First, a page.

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Coffee, tea rations axed

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An IBM bitch board has been taken over by grumbling ex-PwC workers who fear another round of layoffs may be announced when Big Blue reports earnings this week.

IBM has already laid off thousands since it completed the acquisition of PwC Consulting, but a number of employees can see the axe coming again. Former PwC staff fear they are first in the firing line.

"I'm hearing tell that there is a round (of layoffs) either here or coming soon," said one disgruntled worker on a Vault.com message board. "People are being tipped off that they're on a bad list in BCS (Business Consulting Services) and scrambling to find new homes in IBM. Any confirmation?"

Another poster supplies a sobering confirmation note.

"Oh no, there's not any truth to the rumors that there will be another round of layoffs. Are there any PwC people left to layoff?"

Little good can come of such speculation. Bitch boards tend to be less reliable than analysts or men gabbing at the airport. This particular message board, however, does leave the lasting impression that PwC employees are not enjoying their time at IBM. Many of the ex-PwC types are pretending to work while they wait for the severance packages to arrive.

"My coworkers here are to ready to go," writes another worker. "We may act like we're busy because we are told to, but I haven't made any contribution for a long, long time.

"I show up to work, play on my computer, talk about how busy I am and cash my paycheck. I am ready to get my severance package, collect a little unemployment and find a new job at a company that cares."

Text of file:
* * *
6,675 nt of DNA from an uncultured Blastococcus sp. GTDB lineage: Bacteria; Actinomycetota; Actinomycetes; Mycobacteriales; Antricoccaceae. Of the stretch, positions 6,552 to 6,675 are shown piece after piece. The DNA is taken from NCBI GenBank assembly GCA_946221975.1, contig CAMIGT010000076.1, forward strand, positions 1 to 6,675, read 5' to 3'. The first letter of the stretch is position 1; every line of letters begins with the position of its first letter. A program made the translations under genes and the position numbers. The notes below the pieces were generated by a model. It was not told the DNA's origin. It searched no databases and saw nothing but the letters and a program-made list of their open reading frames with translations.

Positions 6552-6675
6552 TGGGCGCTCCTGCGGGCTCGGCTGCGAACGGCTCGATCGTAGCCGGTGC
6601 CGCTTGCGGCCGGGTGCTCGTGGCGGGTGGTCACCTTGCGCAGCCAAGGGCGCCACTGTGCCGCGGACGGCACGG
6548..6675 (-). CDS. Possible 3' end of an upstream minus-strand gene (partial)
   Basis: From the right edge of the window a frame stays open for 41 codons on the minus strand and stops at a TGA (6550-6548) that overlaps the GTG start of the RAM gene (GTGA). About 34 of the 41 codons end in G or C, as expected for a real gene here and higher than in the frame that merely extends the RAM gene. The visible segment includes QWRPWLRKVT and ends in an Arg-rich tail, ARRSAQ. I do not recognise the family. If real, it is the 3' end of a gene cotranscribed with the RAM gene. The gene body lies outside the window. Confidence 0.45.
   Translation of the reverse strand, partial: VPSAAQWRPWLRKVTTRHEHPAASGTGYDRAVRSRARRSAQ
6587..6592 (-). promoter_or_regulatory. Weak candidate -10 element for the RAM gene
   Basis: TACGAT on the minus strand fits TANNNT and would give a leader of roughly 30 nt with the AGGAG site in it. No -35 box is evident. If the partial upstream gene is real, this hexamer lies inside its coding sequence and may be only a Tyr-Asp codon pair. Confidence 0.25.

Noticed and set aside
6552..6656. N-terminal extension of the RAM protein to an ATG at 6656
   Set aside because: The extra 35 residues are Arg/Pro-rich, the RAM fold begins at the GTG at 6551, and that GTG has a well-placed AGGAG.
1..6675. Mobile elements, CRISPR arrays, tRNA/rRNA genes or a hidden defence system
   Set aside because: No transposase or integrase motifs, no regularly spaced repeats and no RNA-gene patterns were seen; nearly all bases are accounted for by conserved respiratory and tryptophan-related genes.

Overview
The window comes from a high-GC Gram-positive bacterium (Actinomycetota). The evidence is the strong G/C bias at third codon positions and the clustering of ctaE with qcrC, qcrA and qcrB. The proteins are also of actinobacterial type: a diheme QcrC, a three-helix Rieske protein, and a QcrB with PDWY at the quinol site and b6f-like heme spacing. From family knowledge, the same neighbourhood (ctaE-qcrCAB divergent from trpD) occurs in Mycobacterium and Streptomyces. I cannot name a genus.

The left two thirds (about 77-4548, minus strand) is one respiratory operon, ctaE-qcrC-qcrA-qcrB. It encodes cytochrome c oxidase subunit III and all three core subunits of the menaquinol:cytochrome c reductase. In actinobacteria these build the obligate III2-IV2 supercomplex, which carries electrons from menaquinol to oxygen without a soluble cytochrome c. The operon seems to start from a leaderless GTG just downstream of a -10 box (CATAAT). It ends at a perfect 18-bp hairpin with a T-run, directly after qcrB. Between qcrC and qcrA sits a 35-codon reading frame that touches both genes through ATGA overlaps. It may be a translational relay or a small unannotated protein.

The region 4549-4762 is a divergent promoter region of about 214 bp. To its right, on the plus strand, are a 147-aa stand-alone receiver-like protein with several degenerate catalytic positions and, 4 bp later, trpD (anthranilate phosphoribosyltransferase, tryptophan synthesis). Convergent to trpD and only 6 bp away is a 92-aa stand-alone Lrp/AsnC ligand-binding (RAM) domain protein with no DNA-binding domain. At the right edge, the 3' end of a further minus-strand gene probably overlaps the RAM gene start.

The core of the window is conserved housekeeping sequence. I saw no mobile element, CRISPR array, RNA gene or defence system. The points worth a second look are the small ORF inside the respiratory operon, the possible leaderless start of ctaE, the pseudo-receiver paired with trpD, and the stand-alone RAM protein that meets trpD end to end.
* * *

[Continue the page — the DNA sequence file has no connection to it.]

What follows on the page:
Poor thing.

A sad soul in the Fair Lakes, Virginia office has even seen his coffee rations taken away.

"No more coffee/tea," he writes. "I don't drink either beverage, but this indicates the cheap nature of IBM."

A pair of IBM policies appear to be behind this massive fall in morale. According to the messages, IBM has instituted a "use it or lose it" vacation policy, which has many of the PwC folks concerned. Some people have been saving up their holidays but now have to use all the days before year end.

A more pressing problem stems from an IBM policy that limits pay increases.

"What are the thoughts on the "core cash ranges" memo from Stanger that states that salary ranges were overstated by approx. 25 percent?" asks one poster. "They are just now figuring this mistake out after two months or do you think it's because there so many people below the low end of the ranges that IBM would have had to pay up if they didn't adjust the band downward.

"This company never ceases to amaze me in thinking that they can pass this off as an honest mistake and that we are so stupid as to believe them."

Apparently, IBM planned to bring salaries in-line across the board after acquiring PwC but found the task a tad more daunting thatn first expected. Workers who have fallen out of the increase "band" because of an "administrative glitch" at IBM will no longer receive a pay hike.

IBM's services business performed well in the first fiscal quarter, but it will be interesting to see how much these disgruntled workers have contributed to the bottom line when Q2 results arrive later this week. ®

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